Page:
According to Marco (2012, pp. 2-6), acquisitions departments are found in most libraries, generally as a unit within technical processes, collection management and collection development, but often, however, as an independent department. Acquisitions departments are responsible for getting the materials needed by the libraries’ users, in the most appropriate format and in the most efficient manner. Formats and methods change, but the responsibility and the functions of acquiring library materials remain at the core of the acquisitions department
Guide to Ethics in Acquisitions, by Wyoma vanDuinkerken, Wendi Arant Kaspar, and Jeanne Harrell, provides a useful, brief history of the American Library Association Code of Ethics, along with a history of the development of the Statement on Principles and Standards of Acquisitions Practice adopted by the Association for Library Collections and Technical Services (ALCTS) board of directors in 1994. The authors highlight the ethical issues an acquisitions librarian may face in the workplace—selecting titles, choosing the vendor used to acquire those resources, and managing the acquisitions budget. This is not just of patrons but also of business information in connection with vendor selection, contracts, and pricing.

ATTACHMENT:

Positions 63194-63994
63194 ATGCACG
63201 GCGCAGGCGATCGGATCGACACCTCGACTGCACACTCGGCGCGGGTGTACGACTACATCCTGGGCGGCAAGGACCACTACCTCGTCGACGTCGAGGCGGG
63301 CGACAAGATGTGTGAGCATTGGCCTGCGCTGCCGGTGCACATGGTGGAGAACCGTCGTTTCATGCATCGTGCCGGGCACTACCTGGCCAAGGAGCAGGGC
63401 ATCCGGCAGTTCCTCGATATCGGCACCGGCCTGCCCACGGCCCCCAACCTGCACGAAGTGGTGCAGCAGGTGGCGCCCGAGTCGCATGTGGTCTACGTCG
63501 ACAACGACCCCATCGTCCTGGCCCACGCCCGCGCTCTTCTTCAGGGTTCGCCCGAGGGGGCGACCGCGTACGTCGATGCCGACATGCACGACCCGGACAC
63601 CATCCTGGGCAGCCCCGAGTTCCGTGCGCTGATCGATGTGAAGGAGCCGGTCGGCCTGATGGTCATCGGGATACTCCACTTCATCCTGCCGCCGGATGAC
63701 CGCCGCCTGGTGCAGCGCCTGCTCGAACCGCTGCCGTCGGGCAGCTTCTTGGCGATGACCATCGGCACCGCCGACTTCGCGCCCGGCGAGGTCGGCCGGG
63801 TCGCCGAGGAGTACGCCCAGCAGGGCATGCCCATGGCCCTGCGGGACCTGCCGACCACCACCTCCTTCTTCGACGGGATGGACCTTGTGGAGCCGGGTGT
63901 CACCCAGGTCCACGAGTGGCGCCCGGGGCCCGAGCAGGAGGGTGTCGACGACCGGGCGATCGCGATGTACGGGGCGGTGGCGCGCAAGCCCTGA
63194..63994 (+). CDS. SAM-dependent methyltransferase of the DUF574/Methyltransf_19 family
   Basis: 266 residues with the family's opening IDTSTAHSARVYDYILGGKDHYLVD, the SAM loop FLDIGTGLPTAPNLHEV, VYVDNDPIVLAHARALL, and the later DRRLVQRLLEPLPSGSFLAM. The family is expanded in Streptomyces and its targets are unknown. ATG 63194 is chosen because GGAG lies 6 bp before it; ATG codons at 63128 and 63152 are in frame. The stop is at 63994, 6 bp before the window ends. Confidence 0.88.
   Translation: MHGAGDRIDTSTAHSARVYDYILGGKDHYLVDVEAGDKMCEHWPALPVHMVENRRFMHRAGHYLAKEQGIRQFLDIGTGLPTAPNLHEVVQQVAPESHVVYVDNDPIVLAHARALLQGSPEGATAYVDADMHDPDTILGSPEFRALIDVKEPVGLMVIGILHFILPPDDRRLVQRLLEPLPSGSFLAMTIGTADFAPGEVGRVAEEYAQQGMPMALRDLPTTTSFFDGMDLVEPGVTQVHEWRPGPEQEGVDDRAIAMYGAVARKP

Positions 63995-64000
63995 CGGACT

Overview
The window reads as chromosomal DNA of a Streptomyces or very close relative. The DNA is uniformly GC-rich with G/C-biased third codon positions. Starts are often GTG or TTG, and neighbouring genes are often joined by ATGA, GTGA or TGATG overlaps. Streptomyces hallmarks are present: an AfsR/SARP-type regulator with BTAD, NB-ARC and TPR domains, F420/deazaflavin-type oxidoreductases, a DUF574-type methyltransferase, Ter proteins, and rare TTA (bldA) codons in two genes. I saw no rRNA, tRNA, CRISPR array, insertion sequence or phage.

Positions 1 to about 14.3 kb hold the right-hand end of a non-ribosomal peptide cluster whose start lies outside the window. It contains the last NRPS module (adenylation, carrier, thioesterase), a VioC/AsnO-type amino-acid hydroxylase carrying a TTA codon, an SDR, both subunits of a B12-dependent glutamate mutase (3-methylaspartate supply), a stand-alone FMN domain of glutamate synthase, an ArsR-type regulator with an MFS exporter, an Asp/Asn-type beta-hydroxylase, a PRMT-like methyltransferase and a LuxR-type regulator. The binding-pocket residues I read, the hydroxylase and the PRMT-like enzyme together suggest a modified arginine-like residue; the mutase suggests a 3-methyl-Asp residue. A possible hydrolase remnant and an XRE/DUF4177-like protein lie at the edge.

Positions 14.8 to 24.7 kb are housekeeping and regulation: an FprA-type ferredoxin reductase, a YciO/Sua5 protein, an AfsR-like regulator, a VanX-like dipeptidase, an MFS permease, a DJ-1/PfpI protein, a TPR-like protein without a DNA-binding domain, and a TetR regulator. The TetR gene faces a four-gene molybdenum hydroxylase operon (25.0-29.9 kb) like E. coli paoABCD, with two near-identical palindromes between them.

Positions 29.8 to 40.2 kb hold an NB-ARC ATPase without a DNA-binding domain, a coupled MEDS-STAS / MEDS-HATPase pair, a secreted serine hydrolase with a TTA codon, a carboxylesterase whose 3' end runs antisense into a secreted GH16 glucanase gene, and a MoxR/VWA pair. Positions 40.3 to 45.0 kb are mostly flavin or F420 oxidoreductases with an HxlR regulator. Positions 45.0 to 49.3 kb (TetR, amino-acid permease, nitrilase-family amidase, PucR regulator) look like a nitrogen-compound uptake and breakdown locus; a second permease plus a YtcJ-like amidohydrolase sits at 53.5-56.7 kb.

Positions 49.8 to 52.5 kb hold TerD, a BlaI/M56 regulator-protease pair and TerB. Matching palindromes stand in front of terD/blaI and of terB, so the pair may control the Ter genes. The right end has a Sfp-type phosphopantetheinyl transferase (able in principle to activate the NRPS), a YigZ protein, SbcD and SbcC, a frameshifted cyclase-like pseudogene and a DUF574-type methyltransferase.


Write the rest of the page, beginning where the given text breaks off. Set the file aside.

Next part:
As is true of the other books that are a part of the ALCTS Acquisitions Guides Series, the Guide to Ethics in Acquisitions continues and summarizes current conversations regarding an important part of acquisitions librarianship.